TIPTON, Ind. (AP) — Parishioners have been working to salvage fixtures from a 125-year-old church in central Indiana before the deteriorating building is demolished.
Members of St. John the Baptist Catholic Church in Tipton have been trying to preserve statues, alters and other religious items in the Gothic-style building since January, the Kokomo Tribune reported. Several volunteers on Tuesday helped disassemble the church’s solid oak doors and stained glass windows.
A structural investigation revealed that the church had suffered from severe water damage for the last 30 years and that it would cost $3 million to $4 million to repair. As a result of the costly estimate, Bishop Timothy Doherty from the Diocese of Lafayette announced in January that the church would be demolished.
Masons who conducted the investigation notified the church that the structural deficiencies in the building were dangerous, so it moved across the street into the gym of its former school, where mass and other church services have since been held.
“It’s tough,” said lifelong parishioner George Tebbe, who was on hand to help out at the church on Tuesday. “It’s like losing part of your family. It’s all part of life. You deal with it and move on. But it’s still hard.”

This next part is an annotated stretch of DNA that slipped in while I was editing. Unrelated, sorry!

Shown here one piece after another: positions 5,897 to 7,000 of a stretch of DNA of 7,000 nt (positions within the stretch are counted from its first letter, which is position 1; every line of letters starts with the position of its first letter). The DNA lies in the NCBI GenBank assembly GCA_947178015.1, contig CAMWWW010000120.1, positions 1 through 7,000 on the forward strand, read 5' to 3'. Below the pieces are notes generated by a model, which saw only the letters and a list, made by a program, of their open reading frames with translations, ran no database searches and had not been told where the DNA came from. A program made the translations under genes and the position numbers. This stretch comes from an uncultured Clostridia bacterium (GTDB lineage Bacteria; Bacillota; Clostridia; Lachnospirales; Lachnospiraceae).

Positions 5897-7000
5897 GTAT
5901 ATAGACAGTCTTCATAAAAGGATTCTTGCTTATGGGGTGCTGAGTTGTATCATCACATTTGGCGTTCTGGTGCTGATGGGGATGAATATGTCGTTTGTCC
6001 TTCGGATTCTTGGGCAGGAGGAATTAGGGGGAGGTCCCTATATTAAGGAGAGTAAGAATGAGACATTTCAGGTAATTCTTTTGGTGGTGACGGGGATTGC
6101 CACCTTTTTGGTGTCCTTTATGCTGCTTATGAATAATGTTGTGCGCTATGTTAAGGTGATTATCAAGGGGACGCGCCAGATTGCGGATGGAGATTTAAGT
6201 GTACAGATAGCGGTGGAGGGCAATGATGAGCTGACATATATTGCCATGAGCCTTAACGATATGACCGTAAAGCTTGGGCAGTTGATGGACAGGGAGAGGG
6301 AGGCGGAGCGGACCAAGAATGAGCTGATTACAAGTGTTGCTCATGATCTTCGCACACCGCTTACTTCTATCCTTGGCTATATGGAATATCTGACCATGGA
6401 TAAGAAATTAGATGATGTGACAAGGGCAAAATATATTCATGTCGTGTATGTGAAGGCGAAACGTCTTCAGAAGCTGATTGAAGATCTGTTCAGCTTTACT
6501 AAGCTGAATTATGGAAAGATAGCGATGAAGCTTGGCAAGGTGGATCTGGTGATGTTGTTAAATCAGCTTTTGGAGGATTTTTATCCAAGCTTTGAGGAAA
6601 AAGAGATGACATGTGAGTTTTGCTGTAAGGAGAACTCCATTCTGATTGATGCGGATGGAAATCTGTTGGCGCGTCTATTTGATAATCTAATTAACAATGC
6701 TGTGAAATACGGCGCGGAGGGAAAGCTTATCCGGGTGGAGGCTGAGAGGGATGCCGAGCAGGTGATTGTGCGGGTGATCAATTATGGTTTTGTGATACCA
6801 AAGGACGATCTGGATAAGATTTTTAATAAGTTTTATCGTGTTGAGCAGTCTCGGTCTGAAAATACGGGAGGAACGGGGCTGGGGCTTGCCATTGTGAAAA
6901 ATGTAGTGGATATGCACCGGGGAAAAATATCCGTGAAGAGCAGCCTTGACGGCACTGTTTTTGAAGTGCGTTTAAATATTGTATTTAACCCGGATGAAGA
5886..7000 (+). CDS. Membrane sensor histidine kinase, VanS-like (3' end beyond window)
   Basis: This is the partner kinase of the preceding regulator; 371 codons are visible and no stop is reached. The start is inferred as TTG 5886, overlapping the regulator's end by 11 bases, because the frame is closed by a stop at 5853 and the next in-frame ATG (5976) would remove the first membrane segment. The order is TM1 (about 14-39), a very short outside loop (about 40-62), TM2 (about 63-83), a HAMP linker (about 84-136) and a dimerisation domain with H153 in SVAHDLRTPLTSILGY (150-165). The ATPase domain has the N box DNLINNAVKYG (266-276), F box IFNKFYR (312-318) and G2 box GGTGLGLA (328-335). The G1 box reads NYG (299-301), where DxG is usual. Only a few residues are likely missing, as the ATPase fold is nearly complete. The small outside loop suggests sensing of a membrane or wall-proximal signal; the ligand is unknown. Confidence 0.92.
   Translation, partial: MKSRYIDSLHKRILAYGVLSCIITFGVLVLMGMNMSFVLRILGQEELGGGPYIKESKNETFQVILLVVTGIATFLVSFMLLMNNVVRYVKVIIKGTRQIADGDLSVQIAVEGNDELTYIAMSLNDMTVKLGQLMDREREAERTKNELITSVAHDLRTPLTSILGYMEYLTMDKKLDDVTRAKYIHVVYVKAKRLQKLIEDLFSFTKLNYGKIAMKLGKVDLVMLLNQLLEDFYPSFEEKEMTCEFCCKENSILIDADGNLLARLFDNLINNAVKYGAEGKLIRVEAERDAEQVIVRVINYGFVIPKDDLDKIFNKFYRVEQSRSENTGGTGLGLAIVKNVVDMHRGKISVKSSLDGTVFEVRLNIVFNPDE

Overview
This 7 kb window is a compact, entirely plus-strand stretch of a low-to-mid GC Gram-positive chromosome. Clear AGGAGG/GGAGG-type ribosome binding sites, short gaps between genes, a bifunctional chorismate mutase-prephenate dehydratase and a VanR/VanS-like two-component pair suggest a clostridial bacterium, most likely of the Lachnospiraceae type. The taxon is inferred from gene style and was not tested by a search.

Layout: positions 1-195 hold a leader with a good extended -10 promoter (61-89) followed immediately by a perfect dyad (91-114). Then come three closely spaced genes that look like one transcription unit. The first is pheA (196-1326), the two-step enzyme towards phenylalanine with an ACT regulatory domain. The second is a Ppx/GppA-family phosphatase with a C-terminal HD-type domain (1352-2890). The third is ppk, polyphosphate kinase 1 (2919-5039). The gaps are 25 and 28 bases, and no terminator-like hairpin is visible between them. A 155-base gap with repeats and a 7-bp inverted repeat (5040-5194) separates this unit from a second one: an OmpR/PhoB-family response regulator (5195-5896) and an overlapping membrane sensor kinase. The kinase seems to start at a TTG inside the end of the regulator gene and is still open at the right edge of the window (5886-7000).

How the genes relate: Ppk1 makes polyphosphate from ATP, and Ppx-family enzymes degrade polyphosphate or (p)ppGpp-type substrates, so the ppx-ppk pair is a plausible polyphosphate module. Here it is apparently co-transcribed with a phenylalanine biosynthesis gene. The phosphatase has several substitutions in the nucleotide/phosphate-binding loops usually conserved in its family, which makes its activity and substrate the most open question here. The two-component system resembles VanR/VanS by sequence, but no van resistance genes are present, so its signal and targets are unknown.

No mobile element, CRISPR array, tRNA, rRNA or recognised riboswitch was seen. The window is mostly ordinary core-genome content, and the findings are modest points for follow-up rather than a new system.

Before the church is torn down, which officials hope will happen within the next year, members hope to remove its pipe organ, steeple, church bells and rows of oak pews.
“You hope to see all this stuff up again somewhere and not just packed away in storage forever,” said Tom Ripberger, another lifelong member who helped on Tuesday. “Lots of members have been part of this church their whole lives. That’s a long time, and it’s hard to see it come down. It’s probably for the best, but I just hope we can build a new one.”
The church is considering whether it should repurpose the gym where it currently holds services or build a new structure after the current building is razed.